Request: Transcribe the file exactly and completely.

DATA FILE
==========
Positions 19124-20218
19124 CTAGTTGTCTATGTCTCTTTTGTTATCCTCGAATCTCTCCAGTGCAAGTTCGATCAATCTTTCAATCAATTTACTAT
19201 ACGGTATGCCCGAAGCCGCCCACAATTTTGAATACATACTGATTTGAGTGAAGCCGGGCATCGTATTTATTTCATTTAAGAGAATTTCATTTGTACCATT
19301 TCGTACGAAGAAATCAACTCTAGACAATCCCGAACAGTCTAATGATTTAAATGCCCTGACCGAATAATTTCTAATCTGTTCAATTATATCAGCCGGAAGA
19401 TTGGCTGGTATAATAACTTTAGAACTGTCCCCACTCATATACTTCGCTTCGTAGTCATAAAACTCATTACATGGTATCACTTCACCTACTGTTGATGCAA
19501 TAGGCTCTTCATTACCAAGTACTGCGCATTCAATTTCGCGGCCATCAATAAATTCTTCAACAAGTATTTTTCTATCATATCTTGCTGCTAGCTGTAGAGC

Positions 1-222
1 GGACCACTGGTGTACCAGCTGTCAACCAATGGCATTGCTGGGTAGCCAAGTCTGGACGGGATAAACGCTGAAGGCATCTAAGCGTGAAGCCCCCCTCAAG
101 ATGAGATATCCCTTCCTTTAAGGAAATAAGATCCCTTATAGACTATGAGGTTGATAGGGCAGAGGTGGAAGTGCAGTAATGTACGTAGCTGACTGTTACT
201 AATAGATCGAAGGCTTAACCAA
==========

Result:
Positions 19124-20218
19124 CTAGTTGTCTATGTCTCTTTTGTTATCCTCGAATCTCTCCAGTGCAAGTTCGATCAATCTTTCAATCAATTTACTAT
19201 ACGGTATGCCCGAAGCCGCCCACAATTTTGAATACATACTGATTTGAGTGAAGCCGGGCATCGTATTTATTTCATTTAAGAGAATTTCATTTGTACCATT
19301 TCGTACGAAGAAATCAACTCTAGACAATCCCGAACAGTCTAATGATTTAAATGCCCTGACCGAATAATTTCTAATCTGTTCAATTATATCAGCCGGAAGA
19401 TTGGCTGGTATAATAACTTTAGAACTGTCCCCACTCATATACTTCGCTTCGTAGTCATAAAACTCATTACATGGTATCACTTCACCTACTGTTGATGCAA
19501 TAGGCTCTTCATTACCAAGTACTGCGCATTCAATTTCGCGGCCATCAATAAATTCTTCAACAAGTATTTTTCTATCATATCTTGCTGCTAGCTGTAGAGC

Positions 1-222
1 GGACCACTGGTGTACCAGCTGTCAACCAATGGCATTGCTGGGTAGCCAAGTCTGGACGGGATAAACGCTGAAGGCATCTAAGCGTGAAGCCCCCCTCAAG
101 ATGAGATATCCCTTCCTTTAAGGAAATAAGATCCCTTATAGACTATGAGGTTGATAGGGCAGAGGTGGAAGTGCAGTAATGTACGTAGCTGACTGTTACT
201 AATAGATCGAAGGCTTAACCAA